The relationship between political leaders and big ideas is similar to that in a film noir when the hero falls for the femme fatale. The hero needs her, even though she will lure him into danger. Leaders also need big ideas and yet often they are scared of them.
David Cameron's self-proclaimed big idea is the Big Society. From the beginning it has been hailed, mocked, attacked, imitated and been the subject of internal agonising. Even now there is speculation that it is being cast aside as his entourage in No 10 seek clearer definition around the economy and fairness, the more accessible themes of the Prime Minister's New Year's message. There, the Big Society was cited in its vaguest manifestation yet, as an umbrella term to describe all that the Government planned to do in the coming year.
No 10 is adamant that neither the idea nor the term is being marginalised, let alone dropped, pointing out that today Cameron presents his 2012 Big Society Awards. But its more passionate advocates are concerned that it is becoming a big idea which describes every policy from fairness at the top and bottom to infrastructure projects.
For a new series for BBC Radio 4, I describe the bumpy ride of Cameron's big idea, which he has described as his political mission, from its origins to the current internal questioning about its centrality. What is striking is not the irrelevance of the idea, but the degree to which it has shaped Cameron's leadership from the beginning. In his victory speech, his first as Conservative leader, Cameron declared that there was such a thing as society, but it was not the same as the state. After several failed attempts at a snappier definition, this clever, multi-layered phrase evolved into the Big Society.
Cameron's friend, Danny Kruger, who worked for him in his early days as leader, told me: "I know that David Cameron is in office to enact or see happen or help to grow the Big Society. That's his driving mission ... if he can do anything by the time he leaves office, it'll be to see a bigger, stronger society." He is convinced the Prime Minister will never let go of it.
On one level he has never done so. It was the theme of the Conservatives' entire election manifesto in 2010, a populist booklet on the supposed empowerment of people. At a series of pre-election seminars attended by Shadow Cabinet members, Cameron described the redistribution of power as the Conservatives' big idea, a theme that played an underestimated role in the formation of the Coalition. In the series, the Liberal Democrat Chief Secretary to the Treasury, Danny Alexander, describes the negotiations over the Big Society as "the most interesting and illuminating, because they revealed not just differences, but also real synergies in terms of policies ... particularly in the area of localism and the need to decentralise power, though there are differences ... there's an awful lot of common ground there too and it was exciting to see an agenda for government develop that really could change the way the country worked".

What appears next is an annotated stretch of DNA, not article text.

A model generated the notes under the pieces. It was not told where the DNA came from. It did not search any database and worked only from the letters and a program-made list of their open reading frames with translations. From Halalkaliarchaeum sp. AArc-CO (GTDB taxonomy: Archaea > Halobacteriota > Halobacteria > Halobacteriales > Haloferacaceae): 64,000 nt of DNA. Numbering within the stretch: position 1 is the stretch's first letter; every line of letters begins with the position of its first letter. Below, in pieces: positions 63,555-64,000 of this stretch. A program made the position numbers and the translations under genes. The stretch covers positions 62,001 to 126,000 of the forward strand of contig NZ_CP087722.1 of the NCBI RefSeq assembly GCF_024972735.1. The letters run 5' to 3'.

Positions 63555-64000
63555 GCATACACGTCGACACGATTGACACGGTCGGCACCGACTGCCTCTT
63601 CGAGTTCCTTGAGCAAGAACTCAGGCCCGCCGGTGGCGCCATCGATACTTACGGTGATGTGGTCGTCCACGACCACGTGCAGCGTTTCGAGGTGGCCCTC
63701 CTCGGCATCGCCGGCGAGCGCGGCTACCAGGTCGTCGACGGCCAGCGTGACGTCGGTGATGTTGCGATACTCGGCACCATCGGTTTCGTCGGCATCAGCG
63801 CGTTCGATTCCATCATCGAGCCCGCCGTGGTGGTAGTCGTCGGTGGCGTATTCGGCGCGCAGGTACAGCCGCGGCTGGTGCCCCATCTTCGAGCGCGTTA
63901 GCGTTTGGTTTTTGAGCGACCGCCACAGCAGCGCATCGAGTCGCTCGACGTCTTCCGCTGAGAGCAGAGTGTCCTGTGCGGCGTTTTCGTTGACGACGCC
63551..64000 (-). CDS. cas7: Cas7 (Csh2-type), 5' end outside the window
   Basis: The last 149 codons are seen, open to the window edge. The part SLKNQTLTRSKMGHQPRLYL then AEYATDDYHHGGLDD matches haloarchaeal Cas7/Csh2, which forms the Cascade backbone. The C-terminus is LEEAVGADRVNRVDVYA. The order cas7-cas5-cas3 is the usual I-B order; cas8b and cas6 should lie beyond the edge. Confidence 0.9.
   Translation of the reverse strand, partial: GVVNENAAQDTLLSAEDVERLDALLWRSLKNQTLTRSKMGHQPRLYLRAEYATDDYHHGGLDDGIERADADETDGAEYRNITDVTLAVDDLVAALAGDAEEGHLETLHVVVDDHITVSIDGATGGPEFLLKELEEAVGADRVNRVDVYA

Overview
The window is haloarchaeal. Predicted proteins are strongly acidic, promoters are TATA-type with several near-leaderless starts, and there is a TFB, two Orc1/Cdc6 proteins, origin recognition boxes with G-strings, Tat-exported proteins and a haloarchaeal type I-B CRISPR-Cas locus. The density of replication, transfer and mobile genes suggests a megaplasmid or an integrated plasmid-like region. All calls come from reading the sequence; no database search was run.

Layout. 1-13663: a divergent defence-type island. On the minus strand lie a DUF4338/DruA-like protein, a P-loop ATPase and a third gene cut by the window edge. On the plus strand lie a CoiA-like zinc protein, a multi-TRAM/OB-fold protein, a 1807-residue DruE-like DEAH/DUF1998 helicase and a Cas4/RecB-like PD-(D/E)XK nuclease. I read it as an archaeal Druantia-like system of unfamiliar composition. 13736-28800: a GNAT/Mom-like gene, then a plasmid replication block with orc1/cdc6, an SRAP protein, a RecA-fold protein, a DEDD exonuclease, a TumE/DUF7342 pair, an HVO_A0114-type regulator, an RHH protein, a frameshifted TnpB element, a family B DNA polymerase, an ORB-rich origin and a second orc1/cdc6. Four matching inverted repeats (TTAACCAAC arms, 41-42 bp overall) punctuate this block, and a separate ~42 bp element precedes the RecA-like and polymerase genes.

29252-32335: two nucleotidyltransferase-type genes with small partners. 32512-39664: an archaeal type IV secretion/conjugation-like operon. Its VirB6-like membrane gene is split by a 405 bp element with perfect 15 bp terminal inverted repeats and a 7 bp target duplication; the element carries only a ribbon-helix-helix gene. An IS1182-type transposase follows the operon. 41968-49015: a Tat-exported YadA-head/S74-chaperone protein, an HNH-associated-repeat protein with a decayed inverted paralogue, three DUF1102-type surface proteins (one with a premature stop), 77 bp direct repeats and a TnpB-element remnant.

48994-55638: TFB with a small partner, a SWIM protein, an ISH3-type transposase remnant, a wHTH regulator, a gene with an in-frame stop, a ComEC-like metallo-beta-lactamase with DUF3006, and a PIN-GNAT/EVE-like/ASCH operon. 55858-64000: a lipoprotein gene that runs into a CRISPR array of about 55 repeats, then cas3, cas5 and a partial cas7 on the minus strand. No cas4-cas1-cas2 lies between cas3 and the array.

Alexander has a point. From the Localism Bill to the NHS reforms, a legislative programme is being rushed through with what Vince Cable described as an almost Maoist determination. So why do so many doubts persist inside the Conservative party?
Part of the problem has echoes with Tony Blair's Third Way. Blair emphatically recognised the need for a big idea, but was frightened by the consequences if it was too clearly defined. The Big Society has already had much more practical impact than the Third Way, but it is still vague enough to stand both for small incremental change or a near revolution.
Some contributors are adamant the size of the state is not part of the argument and point out rightly that it was formed when Cameron was still committed to Labour's spending plans. Others insist that Cameron had always planned to shrink the state. One tells me privately that the project is "reheated Thatcherism". Others regard it as "Blairite". Some suggest Cameron regards his idea mainly as local volunteering. Others think it includes sweeping public service reforms.
Some of Cameron's closest supporters, reflecting the views of Steve Hilton from within No 10, regard the stalling of the NHS reforms as the moment when their big idea was in mortal danger.
More modestly some cite the community group, London Citizens, as its model, the forum where Cameron's senior adviser Rohan Silva met and came to respect Blue Labour's Maurice Glasman. At first Glasman was an alarmed admirer of the Big Society.
Blair's Third Way was impossible to define. Cameron's risks too many definitions. Its imprecision collides with another familiar factor in relation to prime ministerial big ideas: tensions with the Treasury. Privately, Cameron has been known to reflect, at least early in power, that there were more internal differences with the Treasury as an institution than with some Lib Dems. Tactically, George Osborne's allies tell me they regard it as a mistake to have fought the election on the Big Society. Cameron's friend, Ian Birrell, insists they are wrong and traces their pre-election drop in support to their more austere economic message. In terms of substance, the Treasury wants to know that every penny of public spending is well spent. Under the Big Society, that is impossible.
Above all, big ideas involve risk taking. But Cameron has noted enviously how in polls voters placed Blair precisely on the centre ground. Blair clung there partly by having a big idea so vague that even when he made his most ideological speech attacking the "forces of conservatism" he could not agree with his advisers what those forces were. There is a brilliant account of the panic-stricken build-up to that 1999 conference speech in Alastair Campbell's diaries. Cameron should read it. So should Ed Miliband's internal critics. Big ideas are dangerous, but not as dangerous as not having any.Reuse content